Tabata intervals can bring amazing results in less time than most people spend at the water fountain in their gym. They are not the be all and end all of short duration workouts though, as they have some limitations. So what are they? A Tabata interval is 20 seconds of work followed by 10 seconds of rest, repeated 8 times for a total of 3:50 seconds (or 4 min if you count the last 10 seconds of rest). The protocol was developed by Dr. Tabata a Japanese exercise physiologist working with their Olympic speed skating team. He found that they were able to increase their VO2 max more with 3 Tabata workouts and 1 45 min tempo workout than with 5 1 hour+ workouts each week. The protocol is simple, and profoundly effective, so why isn’t it the best and only way to train? Primarily due to the intensity involved. As you all know, I love high intensity workouts, I’m always going on and on about how we need to work smarter and harder, not longer. But in order for Tabata intervals to be effective, they must be performed at 95%+ or greater intensity. We are talking all out I think I’m going to puke and die but a rabid bear is chasing me hard core intensity. You simply won’t get the same level of results if you’re dogging it, or if you finish the workout and your hair and makeup are still perfectly in place. Working at that level of intensity is really hard for most people to do, especially on their own. If you are self motivated enough to do it – Tabata’s are a great fit for you, if not either find a group to work with that will motivate you, or choose one of the other options I’ll outline below. Just to be clear – I WANT YOU TO DO TABATA’s I just want you to do them RIGHT.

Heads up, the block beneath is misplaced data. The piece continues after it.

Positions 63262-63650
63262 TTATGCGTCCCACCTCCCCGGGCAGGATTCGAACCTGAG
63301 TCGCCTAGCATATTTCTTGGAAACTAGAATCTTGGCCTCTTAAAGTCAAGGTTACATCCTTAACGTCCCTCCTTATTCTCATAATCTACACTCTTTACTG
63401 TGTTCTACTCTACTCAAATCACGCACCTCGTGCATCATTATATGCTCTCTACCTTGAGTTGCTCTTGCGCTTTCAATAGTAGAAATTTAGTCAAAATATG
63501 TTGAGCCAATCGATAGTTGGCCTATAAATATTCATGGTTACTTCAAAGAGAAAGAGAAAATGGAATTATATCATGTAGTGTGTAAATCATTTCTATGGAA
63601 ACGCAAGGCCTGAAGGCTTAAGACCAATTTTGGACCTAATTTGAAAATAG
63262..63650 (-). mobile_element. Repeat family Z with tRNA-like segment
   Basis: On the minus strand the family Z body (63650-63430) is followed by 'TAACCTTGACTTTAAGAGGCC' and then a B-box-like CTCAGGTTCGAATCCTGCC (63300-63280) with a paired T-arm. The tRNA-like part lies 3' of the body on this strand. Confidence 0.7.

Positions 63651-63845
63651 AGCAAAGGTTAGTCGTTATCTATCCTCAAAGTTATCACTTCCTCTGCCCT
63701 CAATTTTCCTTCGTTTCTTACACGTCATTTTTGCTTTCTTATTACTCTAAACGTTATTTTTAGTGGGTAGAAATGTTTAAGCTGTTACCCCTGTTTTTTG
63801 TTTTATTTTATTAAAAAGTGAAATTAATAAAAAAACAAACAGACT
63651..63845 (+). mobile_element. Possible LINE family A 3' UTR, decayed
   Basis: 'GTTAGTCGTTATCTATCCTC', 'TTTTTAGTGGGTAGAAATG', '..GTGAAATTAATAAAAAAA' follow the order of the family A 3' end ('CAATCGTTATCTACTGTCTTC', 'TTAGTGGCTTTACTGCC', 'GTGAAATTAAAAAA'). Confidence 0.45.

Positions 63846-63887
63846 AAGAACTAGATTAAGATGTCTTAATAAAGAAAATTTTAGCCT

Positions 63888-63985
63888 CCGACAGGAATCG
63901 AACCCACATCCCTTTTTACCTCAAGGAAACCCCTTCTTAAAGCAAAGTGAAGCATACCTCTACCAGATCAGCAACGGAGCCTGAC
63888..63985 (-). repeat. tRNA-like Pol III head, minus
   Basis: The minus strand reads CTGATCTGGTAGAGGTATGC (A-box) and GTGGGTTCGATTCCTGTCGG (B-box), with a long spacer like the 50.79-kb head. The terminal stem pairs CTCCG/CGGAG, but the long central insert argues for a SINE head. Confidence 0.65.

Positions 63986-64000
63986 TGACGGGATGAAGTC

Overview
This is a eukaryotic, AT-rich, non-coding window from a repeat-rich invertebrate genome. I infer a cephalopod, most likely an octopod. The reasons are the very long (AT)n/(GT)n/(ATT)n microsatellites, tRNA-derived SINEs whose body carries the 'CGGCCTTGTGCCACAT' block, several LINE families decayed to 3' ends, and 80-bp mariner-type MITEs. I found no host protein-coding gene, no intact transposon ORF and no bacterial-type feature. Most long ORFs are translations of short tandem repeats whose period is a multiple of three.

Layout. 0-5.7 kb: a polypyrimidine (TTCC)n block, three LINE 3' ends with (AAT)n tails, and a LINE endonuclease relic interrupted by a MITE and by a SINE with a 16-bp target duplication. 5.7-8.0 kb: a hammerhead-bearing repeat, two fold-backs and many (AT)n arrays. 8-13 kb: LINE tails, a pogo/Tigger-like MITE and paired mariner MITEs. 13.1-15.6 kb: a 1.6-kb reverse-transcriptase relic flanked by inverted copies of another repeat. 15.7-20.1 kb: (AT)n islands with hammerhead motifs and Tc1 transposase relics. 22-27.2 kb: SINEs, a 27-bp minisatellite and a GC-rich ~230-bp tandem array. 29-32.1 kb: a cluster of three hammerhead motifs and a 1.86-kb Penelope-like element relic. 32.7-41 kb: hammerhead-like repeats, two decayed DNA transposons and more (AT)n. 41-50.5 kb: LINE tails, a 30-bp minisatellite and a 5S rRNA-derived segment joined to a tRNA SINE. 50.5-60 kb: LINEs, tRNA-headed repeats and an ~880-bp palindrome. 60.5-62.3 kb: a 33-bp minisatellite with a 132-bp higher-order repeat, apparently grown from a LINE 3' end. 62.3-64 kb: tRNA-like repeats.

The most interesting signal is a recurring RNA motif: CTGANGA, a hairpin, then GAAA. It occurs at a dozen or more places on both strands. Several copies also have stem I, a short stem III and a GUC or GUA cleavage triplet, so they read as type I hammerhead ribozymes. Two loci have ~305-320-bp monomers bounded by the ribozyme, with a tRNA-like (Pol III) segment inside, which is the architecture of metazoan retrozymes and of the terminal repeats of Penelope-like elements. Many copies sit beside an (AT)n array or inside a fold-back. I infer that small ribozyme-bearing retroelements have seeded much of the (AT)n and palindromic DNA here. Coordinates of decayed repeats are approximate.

20 seconds of work, followed by 10 seconds of rest doesn’t seem that hard until you get going, then the 20 second work intervals seem to stretch on forever, and the 10 second rests seem to end before they’ve started. Ah Tabata’s are so much fun =) You can do Tabata workouts with any functional movement, but I recommend that you start off with cardio type movements (Running, Rowing, Cycling, etc) or resistance movements you are very comfortable doing high reps with (I mean 150 reps in a set unbroken). Otherwise you run the risk of injuring yourself, and that never improved anyone’s fitness.
Eventually you can progress to doing more than one set of Tabata intervals per workout, and even vary the exercises between sets. Typically you do want to stick with one exercise per 4 minute interval however.